I certainly wasn't the first parent to hear that over the phone. But the principal went on to tell me that he had, in his twenty years of service, never seen a situation in which a first grader was suspended. That was the moment in which I realized I was going to be the parent of a child in special education.
But that was years ago, and the issues and trials of raising my son have all past. He's 18 now and out of high school. He has plans for college, enjoys playing music and has the rarity of a teenager—an actual job. Sometimes when I drink too much I apologize to him for being such a crappy parent. He then proceeds to tell me that I'm the best parent he knows. I only hope that I've been successful in passing on the lessons of love that were so important to me.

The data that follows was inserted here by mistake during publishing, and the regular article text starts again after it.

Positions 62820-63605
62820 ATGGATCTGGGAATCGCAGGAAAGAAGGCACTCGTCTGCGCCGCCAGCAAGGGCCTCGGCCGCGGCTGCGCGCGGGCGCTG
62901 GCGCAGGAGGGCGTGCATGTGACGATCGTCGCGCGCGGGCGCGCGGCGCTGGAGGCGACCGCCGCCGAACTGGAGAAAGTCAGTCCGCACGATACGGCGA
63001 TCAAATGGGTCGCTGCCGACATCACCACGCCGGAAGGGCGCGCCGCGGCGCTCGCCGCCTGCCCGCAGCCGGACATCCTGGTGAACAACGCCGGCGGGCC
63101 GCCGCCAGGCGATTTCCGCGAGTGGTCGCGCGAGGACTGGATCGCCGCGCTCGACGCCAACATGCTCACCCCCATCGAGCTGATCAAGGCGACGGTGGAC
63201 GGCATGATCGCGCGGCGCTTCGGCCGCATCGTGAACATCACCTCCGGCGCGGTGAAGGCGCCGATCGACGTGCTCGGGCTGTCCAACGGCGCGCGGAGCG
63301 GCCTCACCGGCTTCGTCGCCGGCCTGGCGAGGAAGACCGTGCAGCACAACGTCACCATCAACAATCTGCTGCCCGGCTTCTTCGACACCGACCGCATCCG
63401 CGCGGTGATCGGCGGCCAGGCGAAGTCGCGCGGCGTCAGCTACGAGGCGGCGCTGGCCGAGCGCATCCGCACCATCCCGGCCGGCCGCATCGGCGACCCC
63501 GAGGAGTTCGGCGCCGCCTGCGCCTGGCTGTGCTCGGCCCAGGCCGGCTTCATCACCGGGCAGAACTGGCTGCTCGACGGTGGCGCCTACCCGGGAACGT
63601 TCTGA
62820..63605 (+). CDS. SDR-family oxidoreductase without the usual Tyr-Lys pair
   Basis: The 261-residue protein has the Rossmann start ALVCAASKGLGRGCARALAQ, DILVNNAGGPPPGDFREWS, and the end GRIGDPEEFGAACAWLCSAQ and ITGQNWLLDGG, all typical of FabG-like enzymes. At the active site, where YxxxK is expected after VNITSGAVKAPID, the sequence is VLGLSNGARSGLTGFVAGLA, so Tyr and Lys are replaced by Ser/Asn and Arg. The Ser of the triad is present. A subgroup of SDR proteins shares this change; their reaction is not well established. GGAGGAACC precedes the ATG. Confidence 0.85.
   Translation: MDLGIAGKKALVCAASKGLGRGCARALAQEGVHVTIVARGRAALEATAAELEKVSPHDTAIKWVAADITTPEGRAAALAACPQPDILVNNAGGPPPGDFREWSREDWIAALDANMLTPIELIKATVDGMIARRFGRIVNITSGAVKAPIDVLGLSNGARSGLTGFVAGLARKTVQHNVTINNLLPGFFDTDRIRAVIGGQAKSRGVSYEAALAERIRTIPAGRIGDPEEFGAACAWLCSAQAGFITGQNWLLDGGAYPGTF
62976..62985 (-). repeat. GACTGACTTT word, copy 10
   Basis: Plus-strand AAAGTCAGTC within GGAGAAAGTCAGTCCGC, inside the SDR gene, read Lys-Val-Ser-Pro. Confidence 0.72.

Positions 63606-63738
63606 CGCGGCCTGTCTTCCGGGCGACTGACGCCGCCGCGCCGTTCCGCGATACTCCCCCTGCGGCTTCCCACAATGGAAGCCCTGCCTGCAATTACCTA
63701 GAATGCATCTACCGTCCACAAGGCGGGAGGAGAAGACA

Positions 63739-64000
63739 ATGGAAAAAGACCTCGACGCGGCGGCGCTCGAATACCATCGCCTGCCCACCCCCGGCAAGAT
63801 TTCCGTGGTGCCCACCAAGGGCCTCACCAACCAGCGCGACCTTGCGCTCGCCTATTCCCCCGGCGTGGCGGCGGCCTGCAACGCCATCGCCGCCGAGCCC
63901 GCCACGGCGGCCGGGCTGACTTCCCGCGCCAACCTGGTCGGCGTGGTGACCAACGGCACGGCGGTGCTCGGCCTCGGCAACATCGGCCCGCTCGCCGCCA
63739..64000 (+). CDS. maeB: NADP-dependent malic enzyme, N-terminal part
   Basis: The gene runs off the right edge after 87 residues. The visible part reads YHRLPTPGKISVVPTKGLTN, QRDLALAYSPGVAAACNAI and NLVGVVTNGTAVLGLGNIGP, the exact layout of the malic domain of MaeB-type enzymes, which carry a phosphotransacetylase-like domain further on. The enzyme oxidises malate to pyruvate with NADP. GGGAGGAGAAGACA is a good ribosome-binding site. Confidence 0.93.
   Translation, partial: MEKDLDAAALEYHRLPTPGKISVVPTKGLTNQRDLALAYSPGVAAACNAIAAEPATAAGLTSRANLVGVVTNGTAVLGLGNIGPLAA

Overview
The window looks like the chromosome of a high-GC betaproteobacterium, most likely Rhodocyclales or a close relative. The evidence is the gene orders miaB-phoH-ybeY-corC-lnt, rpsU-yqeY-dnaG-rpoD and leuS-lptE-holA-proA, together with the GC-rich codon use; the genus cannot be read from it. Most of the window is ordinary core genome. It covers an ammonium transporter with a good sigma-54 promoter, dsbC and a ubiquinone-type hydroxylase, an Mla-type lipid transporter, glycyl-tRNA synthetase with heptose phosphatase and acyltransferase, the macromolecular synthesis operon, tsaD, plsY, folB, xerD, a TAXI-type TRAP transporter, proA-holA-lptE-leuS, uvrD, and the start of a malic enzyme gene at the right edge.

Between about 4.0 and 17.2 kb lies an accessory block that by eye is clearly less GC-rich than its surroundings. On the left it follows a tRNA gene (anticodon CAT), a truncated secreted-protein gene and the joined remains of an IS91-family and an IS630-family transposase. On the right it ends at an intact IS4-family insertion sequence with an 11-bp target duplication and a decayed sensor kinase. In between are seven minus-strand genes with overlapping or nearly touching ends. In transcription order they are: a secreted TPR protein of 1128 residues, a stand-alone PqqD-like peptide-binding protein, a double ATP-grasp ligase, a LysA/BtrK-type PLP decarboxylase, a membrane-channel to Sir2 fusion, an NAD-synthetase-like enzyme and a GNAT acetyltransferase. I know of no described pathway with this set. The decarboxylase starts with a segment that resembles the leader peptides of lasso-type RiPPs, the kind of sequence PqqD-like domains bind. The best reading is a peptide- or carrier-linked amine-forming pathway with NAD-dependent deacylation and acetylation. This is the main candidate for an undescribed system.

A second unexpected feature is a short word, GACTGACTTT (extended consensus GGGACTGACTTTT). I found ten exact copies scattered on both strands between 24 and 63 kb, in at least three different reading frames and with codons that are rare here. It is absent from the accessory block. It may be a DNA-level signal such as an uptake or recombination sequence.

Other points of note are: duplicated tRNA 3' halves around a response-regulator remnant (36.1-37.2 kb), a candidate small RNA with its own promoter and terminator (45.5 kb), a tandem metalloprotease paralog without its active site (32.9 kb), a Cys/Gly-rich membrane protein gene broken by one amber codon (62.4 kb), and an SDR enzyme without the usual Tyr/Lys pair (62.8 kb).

After thinking I had this parenting thing all figured out I went ahead and had another kid. Things were going great and I was having a blast when I brought my little girl to her first preschool class. I smiled as I watched her attack the classroom with gusto. It was the next class when the teacher pulled me aside and said “We're having some issues with your daughter ...”
So a couple of weeks later I had all kinds of written assessments of where my daughter was delayed, papers that served me entry into “Early Intervention”. My kid's not even three and she's getting therapy.
There's a lot still ahead, and I don't even know what's there at the end. I probably would simply endure in silence but a recent argument with a friend showed me something. Maybe if I talk about it somewhere where it could make a difference for another parent. Or explain the system to people who don't know.
So that's the story so far.